ANDY SIEGE / writer & director
BETI AND AMARE

Official Selection of the 26th ANNUAL
PALM SPRINGS INTERNATIONAL FILM FESTIVAL

text JORGE PEREZCHICA

Born in Nairobi, Kenya in 1985 to a pair of German aid workers, Andy Siege is a self-proclaimed “do-it-yourself” filmmaker and director. While spending his childhood growing up between Africa and Europe, he was often asked what he wanted to be as an adult. His answer? “Cowboy, and film director.”  His journey began at 13 years old after publishing his first short story in the German children’s magazine Der Bunte Hund. Siege has written and directed various short films and plays, and has since added the critically acclaimed Beti and Amare to his already impressive resumé. “I realized my dream,” he says.

Siege studied Creative Writing and Film in Canada and, in 2010, he earned a Masters Degree in Political Science from the University of Bath in the United Kingdom. At one point, he started working towards a Masters Degree in Business, but quit after two months. Then, in 2011 he went to Ethiopia with his friend Pascal Dawson, who stars in Beti and Amare. “I kind of wrote the part for him,” said Siege. “He was my muse.” Actress Hiwot Asres stars as Beti, and choosing her was a gut instinct. “At auditions, 30 people showed up and [Asres] was the eighth person,” Siege said. “I just knew she was the one.”

Beti and Amare is a science fiction film with classic elements of beloved fairytales. The story centers around an Ethiopian girl who struggles to survive her war-torn country in 1936. It includes an introduction with archival footage, an alien who falls inexplicably from the sky, an unorthodox love story, and both color and black and white scenes. The film will leave you wondering, “What’s the meaning of the red flower?” It will make you cry. This and more is the result of Siege’s virtuosity. He does almost everything, including writing, directing, and producing on a micro-budget of $14,000. “I always wanted to be a filmmaker,” Siege said. “I wanted my first movie to be about issues that matter.”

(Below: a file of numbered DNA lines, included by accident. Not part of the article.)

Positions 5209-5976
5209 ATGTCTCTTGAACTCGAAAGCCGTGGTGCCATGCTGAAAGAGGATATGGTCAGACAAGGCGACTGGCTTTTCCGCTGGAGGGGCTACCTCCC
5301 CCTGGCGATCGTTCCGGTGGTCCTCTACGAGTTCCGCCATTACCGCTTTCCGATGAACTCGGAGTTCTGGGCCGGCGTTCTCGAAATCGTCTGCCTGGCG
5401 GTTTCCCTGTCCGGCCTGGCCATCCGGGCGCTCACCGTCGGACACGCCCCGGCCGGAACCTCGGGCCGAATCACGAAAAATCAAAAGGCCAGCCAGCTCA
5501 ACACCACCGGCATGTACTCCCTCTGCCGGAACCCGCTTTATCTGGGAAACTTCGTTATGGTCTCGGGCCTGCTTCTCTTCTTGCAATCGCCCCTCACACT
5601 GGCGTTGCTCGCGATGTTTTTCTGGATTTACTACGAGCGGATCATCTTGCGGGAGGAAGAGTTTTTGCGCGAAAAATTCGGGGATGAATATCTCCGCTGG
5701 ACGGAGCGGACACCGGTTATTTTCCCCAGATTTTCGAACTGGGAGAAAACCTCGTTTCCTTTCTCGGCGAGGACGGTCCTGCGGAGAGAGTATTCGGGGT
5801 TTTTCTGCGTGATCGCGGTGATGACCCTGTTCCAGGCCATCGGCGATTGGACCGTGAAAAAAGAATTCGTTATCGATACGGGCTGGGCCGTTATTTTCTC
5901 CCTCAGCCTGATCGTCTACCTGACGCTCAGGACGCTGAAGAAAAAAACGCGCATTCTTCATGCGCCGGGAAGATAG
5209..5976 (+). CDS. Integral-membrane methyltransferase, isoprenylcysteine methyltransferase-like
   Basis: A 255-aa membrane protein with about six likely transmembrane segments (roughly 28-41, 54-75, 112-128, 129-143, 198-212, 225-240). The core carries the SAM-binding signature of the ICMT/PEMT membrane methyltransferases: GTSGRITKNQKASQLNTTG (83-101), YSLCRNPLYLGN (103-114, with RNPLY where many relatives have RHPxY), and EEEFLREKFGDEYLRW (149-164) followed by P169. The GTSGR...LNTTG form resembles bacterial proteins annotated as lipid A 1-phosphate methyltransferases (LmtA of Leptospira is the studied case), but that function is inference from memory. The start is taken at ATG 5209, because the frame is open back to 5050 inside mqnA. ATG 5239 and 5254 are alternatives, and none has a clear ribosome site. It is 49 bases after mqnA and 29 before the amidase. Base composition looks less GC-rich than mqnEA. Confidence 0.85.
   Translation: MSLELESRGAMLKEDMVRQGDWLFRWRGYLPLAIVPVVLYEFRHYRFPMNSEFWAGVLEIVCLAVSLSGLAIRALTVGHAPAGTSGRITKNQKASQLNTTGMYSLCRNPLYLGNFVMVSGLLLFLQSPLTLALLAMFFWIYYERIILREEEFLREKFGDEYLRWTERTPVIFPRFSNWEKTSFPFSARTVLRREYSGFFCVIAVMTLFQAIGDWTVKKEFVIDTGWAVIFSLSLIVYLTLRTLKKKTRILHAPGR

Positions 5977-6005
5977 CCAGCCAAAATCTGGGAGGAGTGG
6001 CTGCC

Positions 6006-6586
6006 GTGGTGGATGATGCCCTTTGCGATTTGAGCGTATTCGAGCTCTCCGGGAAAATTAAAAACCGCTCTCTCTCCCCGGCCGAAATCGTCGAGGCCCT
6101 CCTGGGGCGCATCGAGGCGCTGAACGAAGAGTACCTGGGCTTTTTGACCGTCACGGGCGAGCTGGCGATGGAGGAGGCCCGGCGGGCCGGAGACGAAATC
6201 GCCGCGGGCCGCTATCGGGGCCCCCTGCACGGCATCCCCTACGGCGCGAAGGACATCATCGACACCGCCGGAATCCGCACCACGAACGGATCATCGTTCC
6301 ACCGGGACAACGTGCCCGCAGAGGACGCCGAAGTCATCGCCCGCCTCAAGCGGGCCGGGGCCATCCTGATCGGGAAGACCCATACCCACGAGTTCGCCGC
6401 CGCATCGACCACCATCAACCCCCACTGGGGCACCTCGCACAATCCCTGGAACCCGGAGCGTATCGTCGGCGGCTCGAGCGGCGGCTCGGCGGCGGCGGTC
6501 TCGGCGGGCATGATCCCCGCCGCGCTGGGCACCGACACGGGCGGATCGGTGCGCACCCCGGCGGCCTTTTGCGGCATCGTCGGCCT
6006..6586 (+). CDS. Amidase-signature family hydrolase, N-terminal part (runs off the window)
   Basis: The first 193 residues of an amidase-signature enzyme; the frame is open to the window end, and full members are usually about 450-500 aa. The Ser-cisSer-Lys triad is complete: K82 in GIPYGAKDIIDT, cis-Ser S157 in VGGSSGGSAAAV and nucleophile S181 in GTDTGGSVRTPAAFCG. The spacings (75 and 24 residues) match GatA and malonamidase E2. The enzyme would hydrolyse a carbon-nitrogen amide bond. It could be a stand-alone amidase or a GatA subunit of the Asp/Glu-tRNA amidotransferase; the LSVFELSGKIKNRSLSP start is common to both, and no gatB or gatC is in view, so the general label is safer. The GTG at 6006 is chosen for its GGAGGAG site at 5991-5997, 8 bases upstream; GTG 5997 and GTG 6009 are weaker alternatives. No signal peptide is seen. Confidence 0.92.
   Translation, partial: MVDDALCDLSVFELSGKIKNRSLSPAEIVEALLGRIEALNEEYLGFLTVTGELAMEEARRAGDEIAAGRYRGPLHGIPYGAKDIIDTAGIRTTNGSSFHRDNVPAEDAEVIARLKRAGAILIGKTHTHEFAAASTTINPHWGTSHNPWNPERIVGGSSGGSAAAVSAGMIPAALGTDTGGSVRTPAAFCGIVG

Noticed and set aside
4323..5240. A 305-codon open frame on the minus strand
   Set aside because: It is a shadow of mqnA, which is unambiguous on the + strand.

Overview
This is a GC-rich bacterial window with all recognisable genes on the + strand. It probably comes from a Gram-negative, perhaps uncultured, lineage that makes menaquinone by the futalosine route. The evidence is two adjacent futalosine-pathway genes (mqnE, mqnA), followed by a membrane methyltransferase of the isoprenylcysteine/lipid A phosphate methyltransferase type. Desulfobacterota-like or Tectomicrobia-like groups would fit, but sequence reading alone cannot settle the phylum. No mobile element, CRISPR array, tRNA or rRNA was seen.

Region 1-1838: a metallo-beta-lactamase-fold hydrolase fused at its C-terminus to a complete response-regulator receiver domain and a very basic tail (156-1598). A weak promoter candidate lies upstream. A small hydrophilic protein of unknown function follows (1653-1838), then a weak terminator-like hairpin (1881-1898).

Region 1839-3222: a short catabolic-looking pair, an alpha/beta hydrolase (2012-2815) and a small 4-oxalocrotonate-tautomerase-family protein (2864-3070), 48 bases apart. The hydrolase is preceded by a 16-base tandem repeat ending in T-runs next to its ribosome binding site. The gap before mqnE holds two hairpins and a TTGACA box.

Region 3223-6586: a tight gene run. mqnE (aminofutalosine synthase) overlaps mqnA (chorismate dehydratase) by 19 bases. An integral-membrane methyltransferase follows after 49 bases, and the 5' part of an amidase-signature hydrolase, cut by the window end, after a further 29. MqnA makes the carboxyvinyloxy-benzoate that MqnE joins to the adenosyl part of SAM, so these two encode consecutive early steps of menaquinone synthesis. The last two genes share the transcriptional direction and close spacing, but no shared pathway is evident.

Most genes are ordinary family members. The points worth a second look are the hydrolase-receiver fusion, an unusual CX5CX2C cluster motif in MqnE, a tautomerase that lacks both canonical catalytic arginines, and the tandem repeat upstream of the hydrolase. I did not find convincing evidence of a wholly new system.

Siege structured Beti and Amare in his head for three months in Ethiopia before spending two weeks writing the play. “I wanted to make a movie about opposites attracting,” he said. While traveling in Ethiopia, Siege was instantly influenced by his surroundings. “Ethiopia inspired me,” he said. “The landscape — it’s like walking through the Bible.” This  film has already been nominated for the Golden Saint George at the Moscow International Film Festival. “[Beti and Amare] was self-financed, and partly through Indie-GoGo,” said Siege. “I didn’t have the connections, I didn’t have the money. But I made something that competes with the big boys. I have several projects with bigger budgets, but no matter where I go in my career, I also want to make DIY films. It is possible because of the digital revolution. There are some huge changes happening. We are a part of a new renaissance… Years from now we will look back with nostalgia. So, I am extremely fortunate every day to be one of the pioneers.”

It took 30 days to film Beti and Amare, and the entire editing process took nearly a year and a half in post-production. “I had very little experience,” Siege admitted, “but I was learning as I went along. When you watch a lot of films you become an expert in the cinematic language. It’s not a language of words, it’s a language of images, with sequences and sound.” With an international team behind him in Germany, Siege was able to complete the film in all areas, even those he didn’t have experience in, including the music and special effects. “From beginning to end, people were engaged,” he said. “The post-production was the most collaborative. The way it was made was organic, like sculpting something.”

“While making Beti and Amare I always thought of it as a kind of love letter to my future audience,” Siege said. “It is a great feeling to have people come up to you after your screening with tears in their eyes because your movie touched them so much. I like making people cry — in a good way (laughs). It has also been great to connect with aspiring filmmakers who came to see my movie and were inspired by it.”

Siege’s intention for the film was to leave audiences with a universal message: Humans can become worse than monsters, and love will conquer all. “Storytelling is my thing,” he said. “I read a lot of fantasy.” As far as his vision for the style and content of the film, he said, “I wanted to combine my African roots with science fiction. I believe that sci-fi and magical realism are the same thing… I think the best art is created by madness and structured by reason.” Beti and Amare isn’t at the end of its journey; it still has many more festivals and nominations ahead.

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